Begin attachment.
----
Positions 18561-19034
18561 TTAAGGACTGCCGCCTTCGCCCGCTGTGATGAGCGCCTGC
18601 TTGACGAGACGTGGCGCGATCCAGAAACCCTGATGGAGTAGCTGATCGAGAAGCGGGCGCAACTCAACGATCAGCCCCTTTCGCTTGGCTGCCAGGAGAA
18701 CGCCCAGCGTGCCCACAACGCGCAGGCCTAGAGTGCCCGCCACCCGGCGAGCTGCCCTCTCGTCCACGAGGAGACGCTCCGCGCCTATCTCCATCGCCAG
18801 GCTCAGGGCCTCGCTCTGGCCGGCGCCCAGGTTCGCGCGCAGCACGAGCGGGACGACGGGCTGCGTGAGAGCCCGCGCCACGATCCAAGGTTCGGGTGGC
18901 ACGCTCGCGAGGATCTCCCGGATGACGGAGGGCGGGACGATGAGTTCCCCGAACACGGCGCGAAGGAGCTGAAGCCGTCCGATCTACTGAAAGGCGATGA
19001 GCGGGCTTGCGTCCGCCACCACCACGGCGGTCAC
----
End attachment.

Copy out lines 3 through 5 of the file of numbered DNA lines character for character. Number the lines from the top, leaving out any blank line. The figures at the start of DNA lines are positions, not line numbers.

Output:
18601 TTGACGAGACGTGGCGCGATCCAGAAACCCTGATGGAGTAGCTGATCGAGAAGCGGGCGCAACTCAACGATCAGCCCCTTTCGCTTGGCTGCCAGGAGAA
18701 CGCCCAGCGTGCCCACAACGCGCAGGCCTAGAGTGCCCGCCACCCGGCGAGCTGCCCTCTCGTCCACGAGGAGACGCTCCGCGCCTATCTCCATCGCCAG
18801 GCTCAGGGCCTCGCTCTGGCCGGCGCCCAGGTTCGCGCGCAGCACGAGCGGGACGACGGGCTGCGTGAGAGCCCGCGCCACGATCCAAGGTTCGGGTGGC